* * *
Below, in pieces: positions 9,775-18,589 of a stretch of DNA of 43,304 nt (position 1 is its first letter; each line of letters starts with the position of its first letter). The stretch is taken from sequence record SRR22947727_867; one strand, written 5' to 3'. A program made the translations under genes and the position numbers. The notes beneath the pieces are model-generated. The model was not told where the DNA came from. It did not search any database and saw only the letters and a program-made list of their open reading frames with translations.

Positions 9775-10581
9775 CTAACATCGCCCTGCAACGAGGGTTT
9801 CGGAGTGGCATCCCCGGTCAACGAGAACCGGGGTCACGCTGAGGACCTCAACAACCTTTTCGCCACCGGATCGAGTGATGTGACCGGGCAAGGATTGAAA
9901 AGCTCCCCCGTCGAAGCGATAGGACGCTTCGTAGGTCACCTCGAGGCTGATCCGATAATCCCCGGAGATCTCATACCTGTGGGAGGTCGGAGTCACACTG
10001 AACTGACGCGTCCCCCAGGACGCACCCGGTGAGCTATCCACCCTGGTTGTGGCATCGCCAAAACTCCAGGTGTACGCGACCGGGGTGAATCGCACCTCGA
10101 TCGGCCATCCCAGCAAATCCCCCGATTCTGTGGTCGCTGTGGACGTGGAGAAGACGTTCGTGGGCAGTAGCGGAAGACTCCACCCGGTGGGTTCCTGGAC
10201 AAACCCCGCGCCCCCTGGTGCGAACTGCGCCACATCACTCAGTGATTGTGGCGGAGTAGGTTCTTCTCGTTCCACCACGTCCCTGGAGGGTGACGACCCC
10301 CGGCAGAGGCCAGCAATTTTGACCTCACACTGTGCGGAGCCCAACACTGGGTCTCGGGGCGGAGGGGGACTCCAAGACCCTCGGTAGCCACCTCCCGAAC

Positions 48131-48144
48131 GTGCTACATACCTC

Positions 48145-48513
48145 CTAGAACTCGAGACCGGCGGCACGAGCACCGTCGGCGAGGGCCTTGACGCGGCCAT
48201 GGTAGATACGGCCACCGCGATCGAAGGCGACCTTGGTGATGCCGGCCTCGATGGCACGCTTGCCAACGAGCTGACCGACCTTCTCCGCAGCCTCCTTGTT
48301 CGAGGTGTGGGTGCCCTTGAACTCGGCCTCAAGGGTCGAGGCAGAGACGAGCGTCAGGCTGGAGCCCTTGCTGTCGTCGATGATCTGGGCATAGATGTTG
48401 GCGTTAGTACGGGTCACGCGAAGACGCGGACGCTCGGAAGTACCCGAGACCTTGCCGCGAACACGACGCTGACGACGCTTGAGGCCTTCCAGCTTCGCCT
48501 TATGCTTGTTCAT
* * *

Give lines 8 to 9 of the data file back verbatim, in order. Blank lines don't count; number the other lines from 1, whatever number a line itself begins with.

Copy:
10201 AAACCCCGCGCCCCCTGGTGCGAACTGCGCCACATCACTCAGTGATTGTGGCGGAGTAGGTTCTTCTCGTTCCACCACGTCCCTGGAGGGTGACGACCCC
10301 CGGCAGAGGCCAGCAATTTTGACCTCACACTGTGCGGAGCCCAACACTGGGTCTCGGGGCGGAGGGGGACTCCAAGACCCTCGGTAGCCACCTCCCGAAC